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Have the land... now what?

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  • Have the land... now what?

    So I recently bought a plot of land in the Willow area. It's a small lot with lakefront, and mostly cleared/graveled. There was a dry cabin once upon a time, but everything has been removed. This will be mainly for family summer recreational use for a few years until we can afford to put some sort of structure in. We will probably park our travel trailer on it during the summer, and haul it back out for winter storage. But as I sit here and brainstorm for the future, I realize... I simply have no clue.

    Some of the things I'm struggling with are the order of operations. The goal is to eventually have a permanent structure and possibly become a full time residence when we hit the retirement years. Based on this goal, I'd like a well and a septic system eventually put in (a neighbor said their well was 100 feet deep). Because the lot is fairly small (1/2 acre), I would like to plan for doing things in the right order. I think it makes sense to have these two things go in first so that there is room to operate the equipment without a structure in the way. Is this right? Can the well and septic be put in and then.... I don't know... capped (?) for later hook up? If I do these things sooner rather than later, could I use them with the camper (sort of like my own personal RV Camp with full hookups)?

    So, for this city dweller... what's the best place to start? Are there classes? A company or two who does this stuff that I should start talking to? Other things I don't even know to ask?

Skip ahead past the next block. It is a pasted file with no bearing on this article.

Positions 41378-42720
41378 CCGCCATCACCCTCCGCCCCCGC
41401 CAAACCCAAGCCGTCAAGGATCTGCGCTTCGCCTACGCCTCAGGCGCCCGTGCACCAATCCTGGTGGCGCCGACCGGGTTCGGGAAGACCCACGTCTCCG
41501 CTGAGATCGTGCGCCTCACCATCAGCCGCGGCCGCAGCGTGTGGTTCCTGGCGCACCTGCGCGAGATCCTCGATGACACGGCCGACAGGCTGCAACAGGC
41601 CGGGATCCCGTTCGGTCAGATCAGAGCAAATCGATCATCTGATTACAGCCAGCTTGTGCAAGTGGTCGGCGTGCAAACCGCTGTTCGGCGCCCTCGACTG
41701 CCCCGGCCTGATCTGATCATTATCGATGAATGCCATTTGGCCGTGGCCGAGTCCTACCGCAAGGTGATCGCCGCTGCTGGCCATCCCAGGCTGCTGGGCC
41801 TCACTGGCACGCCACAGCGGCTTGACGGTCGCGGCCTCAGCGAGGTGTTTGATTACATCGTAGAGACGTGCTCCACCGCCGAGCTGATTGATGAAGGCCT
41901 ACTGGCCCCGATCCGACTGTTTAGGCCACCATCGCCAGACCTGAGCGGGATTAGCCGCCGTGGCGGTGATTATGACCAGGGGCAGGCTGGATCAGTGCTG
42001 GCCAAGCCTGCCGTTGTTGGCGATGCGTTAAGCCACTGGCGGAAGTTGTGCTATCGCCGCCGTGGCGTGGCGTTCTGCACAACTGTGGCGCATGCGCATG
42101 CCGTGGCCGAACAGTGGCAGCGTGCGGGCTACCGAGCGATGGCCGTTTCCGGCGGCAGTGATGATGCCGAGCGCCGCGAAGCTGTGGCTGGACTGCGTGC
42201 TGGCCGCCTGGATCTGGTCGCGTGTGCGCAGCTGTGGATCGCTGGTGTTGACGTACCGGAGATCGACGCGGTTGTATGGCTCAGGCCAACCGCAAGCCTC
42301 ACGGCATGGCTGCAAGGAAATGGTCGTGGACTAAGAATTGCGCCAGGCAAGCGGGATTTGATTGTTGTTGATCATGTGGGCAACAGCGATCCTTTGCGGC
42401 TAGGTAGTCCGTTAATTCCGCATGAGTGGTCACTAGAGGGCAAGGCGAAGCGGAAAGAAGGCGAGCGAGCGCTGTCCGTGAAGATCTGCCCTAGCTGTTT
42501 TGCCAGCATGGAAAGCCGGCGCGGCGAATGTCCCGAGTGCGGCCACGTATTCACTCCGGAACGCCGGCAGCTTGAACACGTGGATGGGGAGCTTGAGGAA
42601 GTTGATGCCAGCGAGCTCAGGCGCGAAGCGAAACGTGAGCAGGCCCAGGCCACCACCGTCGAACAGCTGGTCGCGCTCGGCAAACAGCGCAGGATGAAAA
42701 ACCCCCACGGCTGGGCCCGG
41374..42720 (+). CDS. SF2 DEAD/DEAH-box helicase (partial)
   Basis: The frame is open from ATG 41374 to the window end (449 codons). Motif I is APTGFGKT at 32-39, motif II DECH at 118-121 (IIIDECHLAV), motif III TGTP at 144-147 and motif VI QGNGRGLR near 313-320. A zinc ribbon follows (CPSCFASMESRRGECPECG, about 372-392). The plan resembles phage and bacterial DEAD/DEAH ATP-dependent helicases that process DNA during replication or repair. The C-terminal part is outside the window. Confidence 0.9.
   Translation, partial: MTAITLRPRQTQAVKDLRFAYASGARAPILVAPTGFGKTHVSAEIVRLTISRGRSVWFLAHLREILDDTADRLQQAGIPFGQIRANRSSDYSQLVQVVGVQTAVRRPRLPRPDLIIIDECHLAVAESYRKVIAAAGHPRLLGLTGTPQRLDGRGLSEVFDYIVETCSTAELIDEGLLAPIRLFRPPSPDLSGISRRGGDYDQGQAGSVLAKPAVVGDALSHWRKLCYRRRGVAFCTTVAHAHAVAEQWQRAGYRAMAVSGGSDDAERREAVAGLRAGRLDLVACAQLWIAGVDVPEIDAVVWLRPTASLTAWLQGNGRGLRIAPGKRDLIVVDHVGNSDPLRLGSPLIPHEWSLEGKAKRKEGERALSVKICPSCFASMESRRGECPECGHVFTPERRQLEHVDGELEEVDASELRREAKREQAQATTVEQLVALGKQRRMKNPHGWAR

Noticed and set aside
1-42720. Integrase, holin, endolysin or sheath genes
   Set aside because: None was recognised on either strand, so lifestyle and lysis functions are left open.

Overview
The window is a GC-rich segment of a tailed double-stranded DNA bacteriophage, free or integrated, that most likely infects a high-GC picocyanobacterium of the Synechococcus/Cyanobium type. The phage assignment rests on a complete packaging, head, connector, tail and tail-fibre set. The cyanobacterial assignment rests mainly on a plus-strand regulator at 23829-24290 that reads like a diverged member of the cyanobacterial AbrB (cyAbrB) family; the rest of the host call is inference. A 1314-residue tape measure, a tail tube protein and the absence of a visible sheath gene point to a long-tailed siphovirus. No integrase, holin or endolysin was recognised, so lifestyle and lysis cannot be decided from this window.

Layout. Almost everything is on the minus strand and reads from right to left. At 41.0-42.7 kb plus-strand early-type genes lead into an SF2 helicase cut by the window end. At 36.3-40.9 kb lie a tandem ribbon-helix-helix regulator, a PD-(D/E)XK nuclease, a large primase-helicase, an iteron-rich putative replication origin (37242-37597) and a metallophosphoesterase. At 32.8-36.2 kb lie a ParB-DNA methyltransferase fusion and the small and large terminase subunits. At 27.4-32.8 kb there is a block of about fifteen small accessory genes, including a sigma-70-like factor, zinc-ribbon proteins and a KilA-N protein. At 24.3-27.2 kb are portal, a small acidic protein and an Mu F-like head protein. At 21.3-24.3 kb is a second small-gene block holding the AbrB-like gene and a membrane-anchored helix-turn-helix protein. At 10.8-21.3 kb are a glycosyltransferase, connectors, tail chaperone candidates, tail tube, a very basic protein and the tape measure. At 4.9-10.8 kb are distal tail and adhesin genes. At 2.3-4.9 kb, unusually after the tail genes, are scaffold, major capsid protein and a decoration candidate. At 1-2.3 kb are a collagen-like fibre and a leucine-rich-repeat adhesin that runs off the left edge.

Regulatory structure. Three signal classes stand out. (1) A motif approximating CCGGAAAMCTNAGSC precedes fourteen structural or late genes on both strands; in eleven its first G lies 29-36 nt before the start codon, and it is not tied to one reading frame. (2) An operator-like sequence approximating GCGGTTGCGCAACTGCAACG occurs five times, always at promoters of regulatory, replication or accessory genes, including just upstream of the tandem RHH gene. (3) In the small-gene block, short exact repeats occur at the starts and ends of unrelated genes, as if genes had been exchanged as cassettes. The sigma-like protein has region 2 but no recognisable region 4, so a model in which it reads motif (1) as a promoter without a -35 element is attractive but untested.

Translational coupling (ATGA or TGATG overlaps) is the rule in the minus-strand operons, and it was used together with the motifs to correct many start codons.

Grateful for any feedback.

  • #2
    My priorities usually go something like this:

    1. Access
    2. Electric
    3. Secure storage
    4. Temporary quarters/camper
    5. Water/sewer (could be anything from jugs in the back of your car and a hole in the ground, to $30k worth of well and septic)
    6. You're ready to build!
    "– Gas boats are bad enough, autos are an invention of the devil, and airplanes are worse." ~Allen Hasselborg

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    • #3
      You could get a water well driller and septic installer to visit your site to discuss options. There are required separation distances for the two. You need to determine if you have enough room for that, especially since the location of those items on neighboring lots must also be considered.